Onapottan, Kummattikali....Names that you hear during Onam

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As with all festivals, Onam too has a plethora of customs and rituals associated with it.

Onam, the state festival of Kerala, is celebrated with gaiety and fervour by Keralites all over the world. Though Onam is a harvest festival of the agrarian societies of yesteryears, the festival is still celebrated with enthusiasm and vigour by the present generation, though in a contemporary way. As with all festivals, Onam too has a plethora of customs and rituals associated with it. Below are some of the customs and rituals associated with Onam. Some of the customes are very much followed now while some of them bring back memories of a bygone age.


Onapottan is a folk character that appears during Onam season in North Malabar region. The face of the character is painted and he dons a crown (Kireedom). The Onapottan holds a bell in his hand. An umbrella made of palm leaves held on the other hand completes the attire. Onapottan visits houses during Onam season and showers his blessings. The folk character is very rarely seen these days and is restricted to villages.


Pulikkali is a folk art practised mainly in Thrissur district on the fourth day of Onam. Thousands of people gather in Thrissur city to watch performers painted like tigers and hunters in different shades of yellow, red and black. The performers will dance to the beats of instruments like Udukku and Thakil taking the audience to a frenzy.The Pulikkali dancers portray the scenes of tiger preying on its victim and the hunter hunting a tiger. The Pulikkali groups that come from different parts of Thrissur move in a procession through the streets of Thrissur. They later assemble at Swaraj round.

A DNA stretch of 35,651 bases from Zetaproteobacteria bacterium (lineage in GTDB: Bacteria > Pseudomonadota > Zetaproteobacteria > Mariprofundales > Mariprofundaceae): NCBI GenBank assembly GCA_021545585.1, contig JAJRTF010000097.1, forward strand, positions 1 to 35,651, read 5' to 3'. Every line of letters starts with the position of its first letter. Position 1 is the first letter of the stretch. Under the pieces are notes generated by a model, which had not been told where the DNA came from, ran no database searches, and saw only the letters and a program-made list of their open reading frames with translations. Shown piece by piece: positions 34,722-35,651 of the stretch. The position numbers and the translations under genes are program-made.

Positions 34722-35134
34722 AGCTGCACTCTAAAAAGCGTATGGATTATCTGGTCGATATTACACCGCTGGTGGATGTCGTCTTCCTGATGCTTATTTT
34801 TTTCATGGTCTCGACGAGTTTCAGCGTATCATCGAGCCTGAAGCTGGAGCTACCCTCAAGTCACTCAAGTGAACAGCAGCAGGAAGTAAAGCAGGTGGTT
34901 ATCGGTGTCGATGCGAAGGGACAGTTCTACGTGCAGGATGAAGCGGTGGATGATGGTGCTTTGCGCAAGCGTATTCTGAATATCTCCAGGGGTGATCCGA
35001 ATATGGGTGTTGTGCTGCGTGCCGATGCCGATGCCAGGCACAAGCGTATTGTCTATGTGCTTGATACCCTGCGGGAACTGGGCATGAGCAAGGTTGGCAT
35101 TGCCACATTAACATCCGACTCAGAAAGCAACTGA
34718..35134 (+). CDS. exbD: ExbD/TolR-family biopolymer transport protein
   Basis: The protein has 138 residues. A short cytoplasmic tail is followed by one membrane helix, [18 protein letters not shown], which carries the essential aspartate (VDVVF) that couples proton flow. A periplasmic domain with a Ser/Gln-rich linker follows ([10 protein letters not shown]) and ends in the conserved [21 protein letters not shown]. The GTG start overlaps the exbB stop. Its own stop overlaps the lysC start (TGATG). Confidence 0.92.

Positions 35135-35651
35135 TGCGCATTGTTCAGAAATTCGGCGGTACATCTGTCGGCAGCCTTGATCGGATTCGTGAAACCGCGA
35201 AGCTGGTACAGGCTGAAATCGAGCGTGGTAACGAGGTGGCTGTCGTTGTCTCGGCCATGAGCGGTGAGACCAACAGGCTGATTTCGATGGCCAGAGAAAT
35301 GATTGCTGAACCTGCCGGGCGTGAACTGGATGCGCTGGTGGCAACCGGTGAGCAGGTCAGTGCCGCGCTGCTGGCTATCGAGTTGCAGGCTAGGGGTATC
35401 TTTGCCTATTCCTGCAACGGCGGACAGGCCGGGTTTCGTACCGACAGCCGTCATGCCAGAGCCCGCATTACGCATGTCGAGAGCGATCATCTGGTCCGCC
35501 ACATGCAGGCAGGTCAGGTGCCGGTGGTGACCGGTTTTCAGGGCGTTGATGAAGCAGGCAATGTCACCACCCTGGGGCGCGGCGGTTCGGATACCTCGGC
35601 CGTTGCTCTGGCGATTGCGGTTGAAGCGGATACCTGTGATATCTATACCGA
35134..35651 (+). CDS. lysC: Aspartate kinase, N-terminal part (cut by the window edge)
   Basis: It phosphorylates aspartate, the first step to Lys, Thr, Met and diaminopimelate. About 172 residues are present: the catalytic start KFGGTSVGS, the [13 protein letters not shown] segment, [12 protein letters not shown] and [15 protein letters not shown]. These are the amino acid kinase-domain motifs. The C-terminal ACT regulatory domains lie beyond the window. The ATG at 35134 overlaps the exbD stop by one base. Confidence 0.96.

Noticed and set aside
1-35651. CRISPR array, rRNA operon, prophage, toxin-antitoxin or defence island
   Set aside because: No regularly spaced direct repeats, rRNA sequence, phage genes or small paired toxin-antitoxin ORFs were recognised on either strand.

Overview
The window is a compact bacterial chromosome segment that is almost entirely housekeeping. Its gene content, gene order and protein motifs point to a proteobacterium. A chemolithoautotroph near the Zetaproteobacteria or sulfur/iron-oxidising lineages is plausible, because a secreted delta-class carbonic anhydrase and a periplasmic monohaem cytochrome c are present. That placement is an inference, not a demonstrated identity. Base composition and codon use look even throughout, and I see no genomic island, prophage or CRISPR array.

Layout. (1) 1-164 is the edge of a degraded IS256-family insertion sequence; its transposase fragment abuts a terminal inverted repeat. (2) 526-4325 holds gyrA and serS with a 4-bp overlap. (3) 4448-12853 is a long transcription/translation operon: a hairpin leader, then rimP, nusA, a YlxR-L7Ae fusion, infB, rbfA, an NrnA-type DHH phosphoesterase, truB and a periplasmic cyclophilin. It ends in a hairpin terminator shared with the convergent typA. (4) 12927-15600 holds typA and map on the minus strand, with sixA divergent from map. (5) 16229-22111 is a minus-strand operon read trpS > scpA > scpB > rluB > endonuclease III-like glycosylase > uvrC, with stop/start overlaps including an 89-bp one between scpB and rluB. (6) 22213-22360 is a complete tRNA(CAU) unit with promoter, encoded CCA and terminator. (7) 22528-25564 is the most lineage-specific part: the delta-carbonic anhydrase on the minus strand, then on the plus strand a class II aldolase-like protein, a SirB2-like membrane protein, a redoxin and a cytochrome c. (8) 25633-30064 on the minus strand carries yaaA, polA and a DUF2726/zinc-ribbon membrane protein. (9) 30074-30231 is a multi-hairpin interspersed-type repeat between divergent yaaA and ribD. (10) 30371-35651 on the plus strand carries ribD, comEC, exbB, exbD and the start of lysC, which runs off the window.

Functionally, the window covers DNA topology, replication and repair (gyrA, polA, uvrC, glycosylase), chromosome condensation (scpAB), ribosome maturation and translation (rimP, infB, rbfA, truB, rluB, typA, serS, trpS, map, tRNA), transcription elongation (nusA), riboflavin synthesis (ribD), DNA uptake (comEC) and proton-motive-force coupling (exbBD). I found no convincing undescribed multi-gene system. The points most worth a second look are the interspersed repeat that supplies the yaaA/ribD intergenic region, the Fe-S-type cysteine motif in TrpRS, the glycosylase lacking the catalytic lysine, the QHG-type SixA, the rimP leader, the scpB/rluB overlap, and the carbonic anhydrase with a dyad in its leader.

Photo: AFP

Kummattikkali is a dance form practised in Thrissur and Palakkad districts and also in south Malabar during the Onam season. The performers visit houses to entertain people and receive gifts in return.. The dancers don colourful costumes. The wooden mask worn by the dancers depict the faces of mythological characters of Krishna, Narada and Kiratha. The dancers hold a long stick of a residuary agricultural produce called'Kummattikali' in local parlance. The dance derives its name from this.


Onathallu is the bare- fist fighting matches conducted during Onam. It is conducted for fun and is performed mainly in central Kerala. Two contestants grapple each other and exchange blows and try to bring down the opponent. The audience cheers the fighters to increase their competitive spirit.

Thumbi Thullal

Thumbi Thullal is a dance performed by women during the onam season. The art form, which was practised widely during Onam in the olden days, it is seen rarely these days. Six to seven women wearing traditional attire take part in Thumbi Thullal. They form a circle with the main perfomer called Thumbi (dragon fly) sitting in the middle of the circle. She will hold a bunch of Thumba flowers. The main performer sings a fast paced song and the other dancers sway to the song. Later, the pace of the song increase and the main performer brushes the floor like a possessed person. Towards the end of the song, the tempo decreases and the singing stops. The custom is rarely practiced in the villages of Kerala nowadays and is restricted to fairs and exhibitions.


Photo: ANI

Though Thiruvathirakali or Kaikottikali is a dance perfomed by women in groups for everlasting marital bliss on Thiruvathira day, it has become a regular feature during Onam celebrations nowadays. The women dress in traditional Kerala attire dance around a traditional lamp. The dance form signifies joy and happiness as it shows the emotions of a married woman towards her husband and of the unmarried woman to beget a good husband.


Onavilly is a short bow-shaped string instrument used in dances during Onam. The instrument is used to accompany folk dances like Kummattikali. It is made from the pith of the palmyra stem or from bamboo. Bamboo slivers are used for bowstrings. Then there is the ceremonial onavillu, which is made from a flat piece of wood. The ceremonial villu is used in ceremonies involving lord Vishnu. A large number of devotes vist Sri Padmanabha Swamy temlple in Thriruvananthpauram on Thiruvonam day to participate in Onavillu Charthal, which is a dedication ceremony of colourful bows.

Compiled from Internet

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